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antidisestablishmentarianism

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Considered the longest, non-technical, word in the English dictionary, antidisestablishmentarianism was first used in a 19th century essay entitled “Church and State” by British Liberal party politician, William Ewart Gladstone, to describe a political position regarding religious authority in the United Kingdom. Gladstone served four non-consecutive terms as British Prime Minister toward the latter years of Victorian England as well as several other high government offices.

The root, disestablishmentarian, is a term defining a movement to separate government from a state sponsored religion, in this case, the Church of England. The Church of England has been the officially sanctioned Christian church in England since the reign of King Henry VIII, when it separated from the Holy Roman Catholic Church in theyear 1534. It remains so to this day.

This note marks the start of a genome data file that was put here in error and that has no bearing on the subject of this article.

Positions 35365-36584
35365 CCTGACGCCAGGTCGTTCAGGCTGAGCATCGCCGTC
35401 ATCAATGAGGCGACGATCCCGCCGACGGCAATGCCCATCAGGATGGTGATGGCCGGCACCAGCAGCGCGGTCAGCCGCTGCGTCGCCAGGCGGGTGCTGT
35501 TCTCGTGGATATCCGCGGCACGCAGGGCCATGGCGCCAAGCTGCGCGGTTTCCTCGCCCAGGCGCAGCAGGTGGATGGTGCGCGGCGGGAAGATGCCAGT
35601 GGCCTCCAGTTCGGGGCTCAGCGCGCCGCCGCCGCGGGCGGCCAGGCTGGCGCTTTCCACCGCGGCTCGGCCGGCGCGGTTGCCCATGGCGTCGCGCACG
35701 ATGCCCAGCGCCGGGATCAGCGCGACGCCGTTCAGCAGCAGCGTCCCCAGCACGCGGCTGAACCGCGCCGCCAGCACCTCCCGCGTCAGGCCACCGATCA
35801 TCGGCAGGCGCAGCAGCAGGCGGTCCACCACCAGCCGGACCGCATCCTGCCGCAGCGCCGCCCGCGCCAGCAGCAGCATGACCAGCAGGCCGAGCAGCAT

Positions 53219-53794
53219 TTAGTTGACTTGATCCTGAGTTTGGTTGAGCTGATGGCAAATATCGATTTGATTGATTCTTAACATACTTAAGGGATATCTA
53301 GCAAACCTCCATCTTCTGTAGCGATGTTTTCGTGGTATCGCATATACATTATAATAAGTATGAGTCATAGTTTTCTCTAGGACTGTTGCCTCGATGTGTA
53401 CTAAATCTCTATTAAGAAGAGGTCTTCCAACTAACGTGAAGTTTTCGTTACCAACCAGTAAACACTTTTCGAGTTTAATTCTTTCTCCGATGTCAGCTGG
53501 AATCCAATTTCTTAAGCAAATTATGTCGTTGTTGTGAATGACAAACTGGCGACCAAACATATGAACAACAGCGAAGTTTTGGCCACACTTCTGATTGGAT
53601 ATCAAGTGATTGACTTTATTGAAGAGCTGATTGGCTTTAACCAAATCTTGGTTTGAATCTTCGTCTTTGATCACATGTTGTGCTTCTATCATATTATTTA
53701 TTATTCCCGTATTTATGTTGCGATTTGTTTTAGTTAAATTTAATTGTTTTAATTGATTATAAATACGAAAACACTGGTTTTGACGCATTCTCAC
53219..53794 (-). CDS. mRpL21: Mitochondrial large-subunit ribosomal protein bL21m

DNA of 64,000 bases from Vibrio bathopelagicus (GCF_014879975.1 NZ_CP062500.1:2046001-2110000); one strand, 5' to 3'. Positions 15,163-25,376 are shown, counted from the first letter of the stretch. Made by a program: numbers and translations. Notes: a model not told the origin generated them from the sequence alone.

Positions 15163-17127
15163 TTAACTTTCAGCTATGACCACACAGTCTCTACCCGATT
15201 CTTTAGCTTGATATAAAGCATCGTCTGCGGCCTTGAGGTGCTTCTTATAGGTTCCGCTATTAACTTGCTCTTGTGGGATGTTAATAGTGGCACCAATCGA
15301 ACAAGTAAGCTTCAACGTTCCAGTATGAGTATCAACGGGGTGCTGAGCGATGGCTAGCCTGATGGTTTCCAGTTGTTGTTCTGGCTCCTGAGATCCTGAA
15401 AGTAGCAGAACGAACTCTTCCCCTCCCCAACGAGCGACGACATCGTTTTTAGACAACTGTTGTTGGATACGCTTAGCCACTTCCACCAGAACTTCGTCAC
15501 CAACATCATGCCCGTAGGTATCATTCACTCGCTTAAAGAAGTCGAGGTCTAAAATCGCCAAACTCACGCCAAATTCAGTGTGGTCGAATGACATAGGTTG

You will find reference to the term antidisestablishmentarianism in the January 21, 2011 article entitled What’s the longest English word? on www.kottke.org, as well as Wiki – Ideas: Antidisestablishmentarianism on Blogospherical Journalization.

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